Coming from someone who understands autism well, this is a profound statement. Similarly, I received an equally encouraging remark this past summer. Jeremy went to the beach with some friends and family. One of the friends is a clinical psychologist and had only met my son once when he was about four years old. He really liked my son, enjoyed his sense of humor, and was impressed with what a amazing person he has become.

How can it get any better than this? (o:

Read the book, A Life to Rescue: The True Story of a Child Freed from the Bond of Autism, and find out Jeremy’s journey from autism to wholeness. www.aLifetoRescue.com

Please comment, like, and/or share this page.

To purchase book: click here.

Karen Michelle Graham

E-mail: karen@aLifetoRescue.com

~ Announcing Hope Over Autism ~

Visit: www.alifetorescue.com

If you enjoyed my post about Autism please comment below!

Autism & Stress

The True Story of a Child Freed from the Bonds of AutismAutism & Stress …

The parents of autistic children are among the most stressed people I know. Shortly after my son was diagnosed with autism I sat in a parent support group, just watching the fathers’ and mothers’ faces. Their expressions brought tears to my eyes and mingled with my own heartache. The love and commitment to our children was a priority for all of us. We worried about the develop and behaviors of our children…one couple agonized over a son who screamed when he saw people…another parent was grief-stricken when her son shrieked when he saw a child’s hands…one parent dealt with a child so tormented he couldn’t sleep at night, making the whole family sleep-deprived. The worry and concerns about a child who isn’t learning and losing ground daily is torture. But in spite of the obstacles, at every support group meeting, these parents had hope, worked hard, and loved their children profoundly.

I found the best cure for stress was having a structured plan. I selected a therapy, set hours, and worked the strategy every day. My son received lots of attention; behavior were addressed instead of sitting by watching helplessly. Even in the mist of what I call mega-therapy (36 hours a week), laughter returned to our home. I began to feel more normal. My stress was directed toward healthy endeavors. We strove to make therapy a fun and rewarding experience for our son. Goals were made and could be measured when the information was taught and generated.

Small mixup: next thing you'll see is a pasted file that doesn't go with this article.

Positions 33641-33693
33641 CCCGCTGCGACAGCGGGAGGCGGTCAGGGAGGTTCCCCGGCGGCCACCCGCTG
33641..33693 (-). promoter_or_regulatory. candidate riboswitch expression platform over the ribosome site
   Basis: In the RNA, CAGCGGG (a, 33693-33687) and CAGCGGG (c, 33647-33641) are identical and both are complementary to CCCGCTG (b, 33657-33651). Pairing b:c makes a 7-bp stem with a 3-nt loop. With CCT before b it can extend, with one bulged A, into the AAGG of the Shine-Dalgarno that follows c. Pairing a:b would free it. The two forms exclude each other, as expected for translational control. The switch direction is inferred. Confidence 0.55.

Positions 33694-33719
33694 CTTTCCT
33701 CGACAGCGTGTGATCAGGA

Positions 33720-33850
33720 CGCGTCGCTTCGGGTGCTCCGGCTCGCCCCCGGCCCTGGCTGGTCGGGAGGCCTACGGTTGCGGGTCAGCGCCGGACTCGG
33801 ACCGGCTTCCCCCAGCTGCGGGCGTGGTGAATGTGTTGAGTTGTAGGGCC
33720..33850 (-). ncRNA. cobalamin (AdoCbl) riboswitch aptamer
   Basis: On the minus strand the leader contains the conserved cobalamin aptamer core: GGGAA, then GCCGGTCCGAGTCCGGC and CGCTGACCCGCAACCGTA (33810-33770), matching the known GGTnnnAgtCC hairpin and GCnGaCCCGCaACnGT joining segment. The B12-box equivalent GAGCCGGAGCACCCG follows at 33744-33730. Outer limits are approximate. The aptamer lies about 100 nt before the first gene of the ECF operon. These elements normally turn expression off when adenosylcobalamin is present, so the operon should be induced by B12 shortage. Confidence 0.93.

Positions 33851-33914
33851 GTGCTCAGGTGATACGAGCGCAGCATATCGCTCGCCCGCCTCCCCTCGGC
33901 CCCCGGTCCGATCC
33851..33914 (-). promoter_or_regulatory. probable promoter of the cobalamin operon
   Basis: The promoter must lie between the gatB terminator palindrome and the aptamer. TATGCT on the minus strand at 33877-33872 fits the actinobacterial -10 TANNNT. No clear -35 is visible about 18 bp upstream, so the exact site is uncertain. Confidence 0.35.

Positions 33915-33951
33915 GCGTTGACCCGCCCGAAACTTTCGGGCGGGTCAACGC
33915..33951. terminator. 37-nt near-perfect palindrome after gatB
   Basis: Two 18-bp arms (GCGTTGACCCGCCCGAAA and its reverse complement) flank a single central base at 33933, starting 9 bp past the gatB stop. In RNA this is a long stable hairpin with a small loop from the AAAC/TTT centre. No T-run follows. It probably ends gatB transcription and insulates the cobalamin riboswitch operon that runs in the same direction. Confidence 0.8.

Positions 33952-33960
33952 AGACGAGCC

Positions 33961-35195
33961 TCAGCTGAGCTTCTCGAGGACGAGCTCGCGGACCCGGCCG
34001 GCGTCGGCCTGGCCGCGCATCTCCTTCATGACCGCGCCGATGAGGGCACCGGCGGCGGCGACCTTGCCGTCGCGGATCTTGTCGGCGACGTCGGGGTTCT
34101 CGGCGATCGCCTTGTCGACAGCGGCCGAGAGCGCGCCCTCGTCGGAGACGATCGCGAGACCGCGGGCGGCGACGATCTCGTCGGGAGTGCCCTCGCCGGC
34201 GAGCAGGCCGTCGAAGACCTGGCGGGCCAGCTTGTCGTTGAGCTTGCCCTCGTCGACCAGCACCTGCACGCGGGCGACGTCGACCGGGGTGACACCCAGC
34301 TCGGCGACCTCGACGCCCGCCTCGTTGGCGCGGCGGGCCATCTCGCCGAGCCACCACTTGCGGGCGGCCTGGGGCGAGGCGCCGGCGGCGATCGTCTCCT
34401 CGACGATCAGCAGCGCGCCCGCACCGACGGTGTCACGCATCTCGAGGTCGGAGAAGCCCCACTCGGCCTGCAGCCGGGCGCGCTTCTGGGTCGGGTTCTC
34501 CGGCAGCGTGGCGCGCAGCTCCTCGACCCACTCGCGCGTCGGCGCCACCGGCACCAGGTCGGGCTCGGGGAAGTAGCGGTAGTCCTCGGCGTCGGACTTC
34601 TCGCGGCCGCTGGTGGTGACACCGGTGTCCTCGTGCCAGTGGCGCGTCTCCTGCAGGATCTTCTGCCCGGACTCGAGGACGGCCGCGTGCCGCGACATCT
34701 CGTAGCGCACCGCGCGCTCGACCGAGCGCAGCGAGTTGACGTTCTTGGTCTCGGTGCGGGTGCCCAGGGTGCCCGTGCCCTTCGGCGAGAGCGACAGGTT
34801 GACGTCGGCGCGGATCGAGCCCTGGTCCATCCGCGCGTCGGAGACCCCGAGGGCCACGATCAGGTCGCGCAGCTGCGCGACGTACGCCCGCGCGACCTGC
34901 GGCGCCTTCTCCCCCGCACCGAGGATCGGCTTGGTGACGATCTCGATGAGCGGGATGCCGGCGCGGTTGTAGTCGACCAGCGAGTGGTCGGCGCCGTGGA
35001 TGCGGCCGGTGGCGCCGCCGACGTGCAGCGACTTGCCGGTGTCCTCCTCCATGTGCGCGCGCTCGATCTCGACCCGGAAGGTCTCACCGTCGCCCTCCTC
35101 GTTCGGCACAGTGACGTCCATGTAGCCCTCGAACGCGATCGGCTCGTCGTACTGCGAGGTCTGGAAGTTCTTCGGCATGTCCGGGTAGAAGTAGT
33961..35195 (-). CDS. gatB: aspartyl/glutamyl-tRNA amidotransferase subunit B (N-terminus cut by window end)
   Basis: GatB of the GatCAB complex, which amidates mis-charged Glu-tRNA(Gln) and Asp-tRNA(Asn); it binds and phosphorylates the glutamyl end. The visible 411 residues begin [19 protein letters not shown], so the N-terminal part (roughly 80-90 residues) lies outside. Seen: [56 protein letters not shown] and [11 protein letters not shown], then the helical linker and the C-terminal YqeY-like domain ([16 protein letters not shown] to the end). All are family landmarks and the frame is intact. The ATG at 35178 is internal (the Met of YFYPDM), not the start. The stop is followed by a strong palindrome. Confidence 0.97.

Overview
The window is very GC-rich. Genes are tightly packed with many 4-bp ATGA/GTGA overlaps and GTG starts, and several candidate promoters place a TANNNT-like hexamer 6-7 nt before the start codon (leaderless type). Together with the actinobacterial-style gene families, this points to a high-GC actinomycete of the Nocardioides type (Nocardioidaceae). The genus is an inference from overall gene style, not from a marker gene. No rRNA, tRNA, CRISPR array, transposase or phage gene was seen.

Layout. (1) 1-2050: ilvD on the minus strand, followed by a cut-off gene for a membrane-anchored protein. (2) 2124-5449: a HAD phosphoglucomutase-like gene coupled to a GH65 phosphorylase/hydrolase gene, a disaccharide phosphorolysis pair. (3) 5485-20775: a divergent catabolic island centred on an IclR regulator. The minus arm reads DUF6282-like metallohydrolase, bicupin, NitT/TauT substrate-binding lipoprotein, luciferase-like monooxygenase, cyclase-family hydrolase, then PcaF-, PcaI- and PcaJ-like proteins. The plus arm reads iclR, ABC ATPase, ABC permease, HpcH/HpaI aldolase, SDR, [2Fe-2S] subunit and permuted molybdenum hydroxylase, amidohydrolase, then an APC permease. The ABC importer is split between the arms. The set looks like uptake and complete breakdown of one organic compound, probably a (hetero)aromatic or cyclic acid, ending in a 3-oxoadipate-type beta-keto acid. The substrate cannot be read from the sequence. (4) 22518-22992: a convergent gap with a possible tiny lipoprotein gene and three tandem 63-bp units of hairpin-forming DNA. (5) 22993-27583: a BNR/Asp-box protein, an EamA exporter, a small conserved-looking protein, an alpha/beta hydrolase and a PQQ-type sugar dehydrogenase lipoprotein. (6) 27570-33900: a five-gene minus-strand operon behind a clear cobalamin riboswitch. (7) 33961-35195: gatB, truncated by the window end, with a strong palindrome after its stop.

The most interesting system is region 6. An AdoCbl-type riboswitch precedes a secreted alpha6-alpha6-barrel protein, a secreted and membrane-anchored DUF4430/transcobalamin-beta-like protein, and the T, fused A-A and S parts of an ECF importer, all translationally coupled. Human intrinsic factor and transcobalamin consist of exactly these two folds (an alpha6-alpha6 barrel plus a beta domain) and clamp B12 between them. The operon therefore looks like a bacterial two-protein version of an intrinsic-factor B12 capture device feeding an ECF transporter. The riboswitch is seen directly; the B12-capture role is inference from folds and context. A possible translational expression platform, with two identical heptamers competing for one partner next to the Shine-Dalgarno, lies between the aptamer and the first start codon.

Stress and autism seem to go hand in hand, but with love, hope, prayer, and planning, stress can be directed in a healthier direction.

Leave a COMMENT on a positive way you’ve learned to deal with stress.

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Author

Karen Michelle Graham

E-mail: karen@aLifetoRescue.com

~ Announcing Hope Over Autism ~

Visit: www.alifetorescue.com

If you enjoyed my post about Autism please leave a comment!

Autism & Hope

The True Story of a Child Freed from the Bonds of AutismAutism & Hope …

In the days after my son, Jeremy, was diagnosed with Autism I cried much of the time. One evening during that time period, I went into Jeremy’s room for his bedtime routine. He looked like an angel in his blue pajamas that intensified the blue of his eyes. My gaze lovingly traced his adorable face. “Honey, I’ve come in to pray for you before you go to sleep.”

Often in the past, he hadn’t understood what I said, so I didn’t expect a response. But as I knelt to pray, he got out of bed and knelt with me. That moment of connection he made into our world was extraordinary for him. It was a ray of hope for me. He stayed there as I prayed, and when I finished, he stood and climbed back into his bed. Tears ran down my face, as I gave my son a hug.